If brands are built over years, why are they managed over quarters? ~ Brand Mix

Wednesday, September 5, 2007

If brands are built over years, why are they managed over quarters?

That's the title of an article published recently in Knowledge @ Wharton referring to a paper of the same name written by Leonard Lodish. Lodish admits he is partially to blame for the heavy emphasis on in-store promotions in the 90s because he was one of the first to realize that scanning data would allow companies to accurately judge the effectiveness of price promotions.

His paper shows how trade promotion has increased from 33% of marketing budgets to more than 60% in the past 25 years and talks about how this has made it more difficult for brand managers to maintain premium pricing.

Speaking as someone who worked as a brand manager (with Nestlé) in this period, I can confirm the difficulty in resisting the siren call of short-term sales lifts. It was very tough to fight the hard data of a promotion payout analysis vs. more nebulous arguments about building brand equity.

One compounding issue at Nestlé was that brand managers had P&L reponsibility and needed to deliver sales and profit targets. Since brand equity is not on the P&L it was all too easy to use it as a sort of piggy bank to be raided to make the numbers. Sometimes advertising spending would be cut as early as the first quarter to make up for profit shortfalls.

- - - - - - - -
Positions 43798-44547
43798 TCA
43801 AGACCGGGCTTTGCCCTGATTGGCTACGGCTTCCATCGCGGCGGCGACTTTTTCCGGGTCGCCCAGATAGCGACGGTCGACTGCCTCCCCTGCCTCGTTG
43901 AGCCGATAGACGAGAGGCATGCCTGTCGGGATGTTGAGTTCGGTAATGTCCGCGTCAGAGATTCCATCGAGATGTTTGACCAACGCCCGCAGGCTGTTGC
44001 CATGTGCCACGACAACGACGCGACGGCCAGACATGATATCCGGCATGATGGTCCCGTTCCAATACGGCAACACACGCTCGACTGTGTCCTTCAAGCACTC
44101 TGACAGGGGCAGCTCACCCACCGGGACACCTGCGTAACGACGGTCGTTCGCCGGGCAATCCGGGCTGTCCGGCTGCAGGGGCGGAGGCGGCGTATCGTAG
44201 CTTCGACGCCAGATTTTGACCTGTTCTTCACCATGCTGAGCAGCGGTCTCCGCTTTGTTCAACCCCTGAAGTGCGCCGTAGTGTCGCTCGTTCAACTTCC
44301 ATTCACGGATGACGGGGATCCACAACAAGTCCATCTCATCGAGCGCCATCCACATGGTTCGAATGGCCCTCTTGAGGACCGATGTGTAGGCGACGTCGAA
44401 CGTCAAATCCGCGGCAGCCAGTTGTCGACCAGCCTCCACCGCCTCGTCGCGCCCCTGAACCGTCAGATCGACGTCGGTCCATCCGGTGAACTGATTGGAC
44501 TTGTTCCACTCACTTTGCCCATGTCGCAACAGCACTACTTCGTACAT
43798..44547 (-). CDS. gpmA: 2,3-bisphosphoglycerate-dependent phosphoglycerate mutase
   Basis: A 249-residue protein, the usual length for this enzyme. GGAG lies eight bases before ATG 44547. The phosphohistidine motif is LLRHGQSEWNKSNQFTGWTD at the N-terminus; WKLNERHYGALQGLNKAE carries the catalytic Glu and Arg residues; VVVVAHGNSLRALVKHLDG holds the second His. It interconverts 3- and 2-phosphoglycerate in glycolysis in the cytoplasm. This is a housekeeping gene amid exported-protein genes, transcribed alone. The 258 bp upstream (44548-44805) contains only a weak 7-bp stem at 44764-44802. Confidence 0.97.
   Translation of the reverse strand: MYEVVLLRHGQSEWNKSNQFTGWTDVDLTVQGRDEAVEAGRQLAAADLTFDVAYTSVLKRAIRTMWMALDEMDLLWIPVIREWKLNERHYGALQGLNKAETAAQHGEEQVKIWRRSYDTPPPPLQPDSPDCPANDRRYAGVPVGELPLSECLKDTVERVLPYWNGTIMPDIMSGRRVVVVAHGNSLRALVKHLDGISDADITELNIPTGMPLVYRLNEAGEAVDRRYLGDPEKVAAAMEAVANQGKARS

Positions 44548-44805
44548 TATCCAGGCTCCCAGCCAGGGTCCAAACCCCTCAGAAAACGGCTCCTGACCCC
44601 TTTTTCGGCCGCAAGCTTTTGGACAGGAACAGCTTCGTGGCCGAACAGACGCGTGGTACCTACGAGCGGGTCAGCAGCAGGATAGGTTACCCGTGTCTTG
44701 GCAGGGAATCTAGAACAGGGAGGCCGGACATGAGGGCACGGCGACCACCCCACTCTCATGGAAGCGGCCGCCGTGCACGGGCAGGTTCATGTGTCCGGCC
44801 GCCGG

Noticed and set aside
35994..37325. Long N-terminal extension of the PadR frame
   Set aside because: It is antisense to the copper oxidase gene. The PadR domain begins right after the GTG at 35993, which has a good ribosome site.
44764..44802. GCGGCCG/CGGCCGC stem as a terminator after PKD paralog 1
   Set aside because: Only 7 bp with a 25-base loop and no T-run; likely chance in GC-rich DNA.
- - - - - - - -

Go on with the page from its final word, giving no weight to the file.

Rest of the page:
The paper's conclusion is that companies need to balance short term measures with long-term metrics to get a more complete view of brand performance. "We believe this would offer a major step to redressing the weakening state of brands evidenced in recent years, increasing our understanding of how strong brands can be built". Quite so.

1 comment:

Jonathan Salem Baskin said...

I agree as well...but I've yet to see anybody bridge the gap between the 'short term' metrics of sales and profits -- on which everyone in the company (and the world) can agree are objective facts -- and the 'long term' metrics of brand, which are still incomprehensible to most everyone else in the enterprise, and connect only indirectly or subjectively to the bottom-line (if at all).

So what needs to be 'balanced?' Brands aren't built over years...they're built every minute of every day, and those days add up to weeks, months, and years...so managing those moments (or at least each quarter of them) makes complete sense, doesn't it?

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